Amnesty International in Ukraine
The outdoor exhibition of Emine Ziyatdinova`s photographs dedicated to Ervin Ibrahimov and life of Crimean Tatars in the occupied peninsula is to be opened in Kyiv.
“Abroad” is a joint project of Amnesty International in Ukraine and independent curators, Lizaveta Herman and Mariya Lanko, organized with support of the Ministry of Foreign Affairs of Ukraine. The exhibition is aimed at drawing public attention to the cases of enforced disappearances and political persecution of Crimean Tatar activists in the occupied peninsula.
The opening of the exhibition will take place on December 16, at 19.00 in the courtyard of the MFA of Ukraine (1 Mykhailivska sqr) with the participation of the Minister for Foreign Affairs of Ukraine Pavlo Klimkin, Chief Executive of Amnesty International in Ukraine Oksana Pokalchuk, representatives of the Crimean Tatar community and civil society.
The outdoor exhibition in the courtyard of the building of the Ministry of Foreign Affairs of Ukraine at Mykhailivska Square consists of two parts, namely photographs of Emine Ziyatdinova and documents concerning the abduction of Ervin Ibrahimov. Any part does not perform illustrative function in relation to another, however given the parallel comparison they form a third story that is the invisibility of social and political oppression experienced today by citizens of Ukraine in the Crimea.
"Human rights violations in Crimea and release of Kremlin prisoners are constantly on the agenda of the Foreign Ministry. Emine Ziyatdinova’s photo exhibition is the next step of public diplomacy aimed at drawing attention to the repressive polices of Russia on the peninsula. I am very glad that this project is implemented in the open space of the Ministry, so anybody can visit the exhibition. I invite everyone to come and have a look at it", Foreign Minister of Ukraine Pavlo Klimkin said.
"Serious and systematic violations of human rights take place in Crimea. Currently, our task is to attract the attention of the international community and citizens of Ukraine to the situation on the peninsula. We have to show that perpetrators of human rights violations should be brought to account.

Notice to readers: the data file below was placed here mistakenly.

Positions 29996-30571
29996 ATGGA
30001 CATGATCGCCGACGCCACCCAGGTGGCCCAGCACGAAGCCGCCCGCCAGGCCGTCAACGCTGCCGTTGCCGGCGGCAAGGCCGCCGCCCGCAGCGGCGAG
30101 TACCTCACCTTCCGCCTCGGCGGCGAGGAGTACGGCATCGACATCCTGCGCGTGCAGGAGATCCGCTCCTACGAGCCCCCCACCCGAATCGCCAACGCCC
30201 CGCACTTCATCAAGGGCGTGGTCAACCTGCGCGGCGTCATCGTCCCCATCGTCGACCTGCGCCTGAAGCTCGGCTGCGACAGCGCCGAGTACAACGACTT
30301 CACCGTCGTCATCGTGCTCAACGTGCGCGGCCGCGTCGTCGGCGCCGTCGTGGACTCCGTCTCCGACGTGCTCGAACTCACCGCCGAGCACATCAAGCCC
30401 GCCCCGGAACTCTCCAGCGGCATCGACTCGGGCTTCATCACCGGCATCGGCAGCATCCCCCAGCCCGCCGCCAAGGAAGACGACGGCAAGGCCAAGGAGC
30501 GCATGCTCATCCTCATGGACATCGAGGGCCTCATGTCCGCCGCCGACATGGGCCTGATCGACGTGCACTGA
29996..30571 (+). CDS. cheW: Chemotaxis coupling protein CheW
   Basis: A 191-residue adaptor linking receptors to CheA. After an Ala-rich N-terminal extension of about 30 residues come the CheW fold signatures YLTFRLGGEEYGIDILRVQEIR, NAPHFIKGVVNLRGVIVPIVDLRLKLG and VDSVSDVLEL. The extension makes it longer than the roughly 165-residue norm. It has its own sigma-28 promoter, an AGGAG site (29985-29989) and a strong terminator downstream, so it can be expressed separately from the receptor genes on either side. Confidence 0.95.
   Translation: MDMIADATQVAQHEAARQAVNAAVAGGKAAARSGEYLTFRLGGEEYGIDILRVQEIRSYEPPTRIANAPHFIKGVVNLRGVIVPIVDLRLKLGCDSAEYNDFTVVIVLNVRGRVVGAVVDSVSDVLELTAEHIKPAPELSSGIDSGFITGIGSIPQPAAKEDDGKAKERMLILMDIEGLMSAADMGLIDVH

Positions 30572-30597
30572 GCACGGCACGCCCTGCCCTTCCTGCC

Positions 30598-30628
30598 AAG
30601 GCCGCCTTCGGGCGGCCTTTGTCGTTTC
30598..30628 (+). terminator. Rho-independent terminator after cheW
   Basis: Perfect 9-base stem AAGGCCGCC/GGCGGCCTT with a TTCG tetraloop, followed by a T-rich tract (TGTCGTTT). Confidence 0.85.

Almost for 7 months Ervin Ibrahimov’s parents do not know where their son is and what happened to him. He disappeared on May 24 near his home in Bakhchisarai. Records from a security camera show a group of men who forced him to get into the car and took him to an unknown destination. This is just one story of many similar. We have to show that we know what is happening on the peninsula, and we will not go back until human rights violations are eliminated in the Crimea ,” - Oksana Pokalchuk, Chief Executive of Amnesty International in Ukraine said.
During the opening, everyone will be able to sign a petition to so called Crimean authorities to investigate the enforced disappearance of activist and write a letter of support to parents Ervin Ibrahimov.
Everybody also can sign a petition online: http: //cases.amnesty.org.ua/sprava/w4r2016-ukraine
Media accreditation is required.
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For information requests, please contact Maria Guryeva, a specialist on media and communication of Amnesty International in Ukraine
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The exhibition is a result of the joint work of Amnesty International Ukraine, the curators and the photographer. Amnesty International Ukraine takes all the responsibility for the content of the exhibition.
Ervin Ibrahimov is Crimean Tatar activist, who disappeared on May 24 near his home in Bakhchisarai, a city in the central Crimea. Records from a security camera show a group of men who forced him to get into the car and took him to an unknown destination. No one saw Ervin since that time, maybe he is in danger now. Amnesty International in Ukraine carries out numerous actions, which aim to made so called Crimean authorities to investigate the disappearance of Ervin Ibrahimov and many others.
Emine Ziyatdinova is a Ukrainian documentary photographer, journalist and sociologist of Tatar origin. She was born in Uzbekistan, where her family was deported from Crimea in 1944 by the Stalin’s regime. Emine received a master’s degree in sociology at Lviv University and in photojournalism at Ohio University (Fulbright Student Program 2010-2013, School of Visual Communication, Ohio University, Athens, OH). During the academic exchange upon Fulbright Program she held an internship in Magnum Foundation Emergency Fund Fellowship and worked on a documentary photo project about the life of the Russian-speaking community in New York on Brighton Beach. Her works were published in the New York Times, CNN Photo Blog, Daily Mail, Tyzhden and National Geographic Ukraine and other publications. The main topic of Emine’s documentary photo project is immigration and ethnic minorities.
Curators Maria Lanko and Lizaveta German works at the intersection of exhibitional, research and self-educational practices independently and in situational partnership with artists, curators and other institutions of different profiles and sizes. Curatorial team work is based on sequential study of Modern Art of Ukraine and its recent history in close connection with the socio-political reality and institutional development. One of the main tools of curators’ research project is "Open Archive", an online platform openarchive.com.ua
Amnesty International is a global movement of more than 7 million people in more than 150 countries and territories, who strive to end gross violations of human rights. Amnesty International seeks to provide everybody with a possibility to enjoy rights declared in Universal Declaration of Human rights and other international human rights instruments. http://amnesty.org.ua